Don't Get It Twisted

Competitive yoga may seem like a sport based on contradictions, but its fans call it physical enlightenment.

By Matthew Halverson December 8, 2008 Published in the December 2008 issue of Seattle Met

WHERE ARE ALL THE MORALE-BOOSTING ASS PATS? What about the chest thumps, the I got game like Vishnu’s got arms proclamations, the Don’t bring that mess into my studio smack talk? They may call this version of Bikram yoga competitive, but it seems about as fiery as T-ball practice. For close to an hour, Nina Granatir and Frannie Assaf have been coaching their lean and muscular students at the Sweatbox studio on Capitol Hill for this month’s Washington State Yoga Asana Competition, and the closest they’ve come to dressing anyone down with a Bobby Knight–like blaze of fury was when Assaf told one wobbly yogi that “that was the most graceful fall I’ve ever seen.”

Adrenaline-infused combat it ain’t, but dismiss it as a weak sports knockoff for the confrontation-averse set and you’re kind of missing the point. The focus and flexibility—not to mention the strength—necessary to compete are probably more useful in your day-to-day life than being able to dunk a basketball or slap a 300-yard drive off the tee. “The ability to ground in and be inside of yourself—that body-mind connection—at any point in your life is really the fullest expression of yoga,” says Granatir.

A little like Olympic gymnastics (without all of the flips and stagey smiles and body glitter), competitive yoga consists of a series of five compulsory postures and two optional ones performed in three minutes before a panel of judges. As a silent crowd of spectators watches, yogis are scored on a 1-to-10 point scale for each posture, based on how well they execute the compulsory ones and the difficulty of the optional ones they choose, the ability to hold each posture for five counts, and the grace with which they perform them. Oh, and no panting or showing signs of strain: “You want to appear perfectly calm,” Assaf tells the students. “Like, ‘Oh, I do this while I’m waiting for the bus.’ ”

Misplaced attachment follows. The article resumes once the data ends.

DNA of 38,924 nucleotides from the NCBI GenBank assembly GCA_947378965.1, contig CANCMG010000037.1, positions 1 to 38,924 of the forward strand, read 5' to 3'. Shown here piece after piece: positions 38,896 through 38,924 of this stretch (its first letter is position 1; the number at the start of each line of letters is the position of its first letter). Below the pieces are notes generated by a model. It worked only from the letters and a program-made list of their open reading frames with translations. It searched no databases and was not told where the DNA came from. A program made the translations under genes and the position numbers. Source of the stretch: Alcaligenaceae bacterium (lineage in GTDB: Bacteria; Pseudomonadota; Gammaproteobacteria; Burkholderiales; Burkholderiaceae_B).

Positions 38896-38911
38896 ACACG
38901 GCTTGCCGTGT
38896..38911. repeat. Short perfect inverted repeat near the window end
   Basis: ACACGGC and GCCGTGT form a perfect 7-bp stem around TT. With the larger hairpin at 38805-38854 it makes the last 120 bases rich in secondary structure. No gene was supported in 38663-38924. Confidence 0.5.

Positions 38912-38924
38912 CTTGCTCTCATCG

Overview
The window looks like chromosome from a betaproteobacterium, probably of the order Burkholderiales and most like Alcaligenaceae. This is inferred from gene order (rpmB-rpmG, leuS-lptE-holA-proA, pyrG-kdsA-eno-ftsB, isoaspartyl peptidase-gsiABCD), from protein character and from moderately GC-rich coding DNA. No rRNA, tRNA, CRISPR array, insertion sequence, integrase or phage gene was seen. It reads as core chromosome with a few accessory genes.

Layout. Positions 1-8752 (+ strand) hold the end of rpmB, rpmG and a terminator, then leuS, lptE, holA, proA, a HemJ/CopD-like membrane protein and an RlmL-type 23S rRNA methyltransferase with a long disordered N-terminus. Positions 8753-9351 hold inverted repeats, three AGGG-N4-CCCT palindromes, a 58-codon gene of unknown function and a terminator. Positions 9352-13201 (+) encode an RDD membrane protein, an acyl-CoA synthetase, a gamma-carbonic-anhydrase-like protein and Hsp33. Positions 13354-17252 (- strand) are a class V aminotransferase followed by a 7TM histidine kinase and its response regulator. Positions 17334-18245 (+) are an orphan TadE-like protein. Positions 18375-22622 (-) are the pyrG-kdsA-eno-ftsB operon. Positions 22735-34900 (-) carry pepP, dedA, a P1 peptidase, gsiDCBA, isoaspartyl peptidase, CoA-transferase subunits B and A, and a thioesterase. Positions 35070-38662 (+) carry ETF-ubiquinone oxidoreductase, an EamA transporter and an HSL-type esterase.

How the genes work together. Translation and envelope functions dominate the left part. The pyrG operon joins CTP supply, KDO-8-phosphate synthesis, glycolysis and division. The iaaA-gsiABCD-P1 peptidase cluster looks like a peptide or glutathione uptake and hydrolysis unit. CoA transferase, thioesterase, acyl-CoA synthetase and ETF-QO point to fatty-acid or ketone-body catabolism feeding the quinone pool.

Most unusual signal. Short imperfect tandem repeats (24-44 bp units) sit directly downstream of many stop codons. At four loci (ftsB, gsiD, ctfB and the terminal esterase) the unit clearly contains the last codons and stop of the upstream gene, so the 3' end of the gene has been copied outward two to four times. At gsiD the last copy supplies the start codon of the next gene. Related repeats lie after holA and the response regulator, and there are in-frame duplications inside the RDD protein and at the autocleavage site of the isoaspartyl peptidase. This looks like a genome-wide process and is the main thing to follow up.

Easy for her to say. In “standing head-to-knee pose,” competitors balance on one foot while holding their other leg straight out in front of them and bending at the waist to touch their forehead to their raised knee—and they do it all in one fluid motion. In other words, not only does killer balance come in handy, crazy strength and Gumby-like bendability are must-haves as well. “It is the absolute, quintessential body-mind-connection posture,” Granatir says. “You have to be so dialed in to be able to nail that.”

That “dialed-in” (albeit restrained) intensity is a trademark of the style of yoga developed by Bikram Choudhury. Students practice in 110-degree heat, which may seem sadistic but is a must for loosening muscles for the spine-challenging postures. And it’s one of several ways that Choudhury distinguishes his form of yoga from what many in the States have come to associate with the centuries-old discipline. “Bikram calls Western yoga ‘Mickey Mouse yoga,’” Granatir says, laughing. “He’s like, ‘You guys think that you light some incense and ring a bell and you’ve reached enlightenment. Lock your knee, suck in your stomach, and do it right.’”

That being said, Granatir and Assaf take a decidedly gentler approach to coaching—more often than not, they judge their students’ attempts with a sing-songy “gor-geous”—and they stress that competitive yoga is for anyone brave enough to get up in front of a group and turn what’s typically a personal, contemplative experience into a spectator sport. Another requirement: Get past the notion that yoga is no place for winners or losers. Granatir acknowledged the counterintuitive notion of competitive yoga before the practice session—she even invited anyone with serious concerns to email her to discuss it—but encouraged her students to just think of it as an opportunity to raise their game. “This is just an Indian tradition,” Granatir says of the competition. And because yoga is about discovering a deeper understanding of self, it’s up to the people who practice it to decide if they’re comfortable with a scoring system. “People who get it, get it, and people who don’t, don’t.”

Along with hosting the state competition at their Shoreline studio, Sweatbox owners Laura Culberg and Frankie Grausam will pay to send the men’s and women’s champions to Los Angeles on February 7 and 8 for the 2009 Bishnu Charan Ghosh International Yoga Asana Championship. It’s an exhilarating experience, says Granatir, who won the state competition in 2006. “I knew that there were hundreds of eyes on me, and I remember deciding that I was going to take that energy and have it move through my body,” she says. “It felt like I was floating on air.”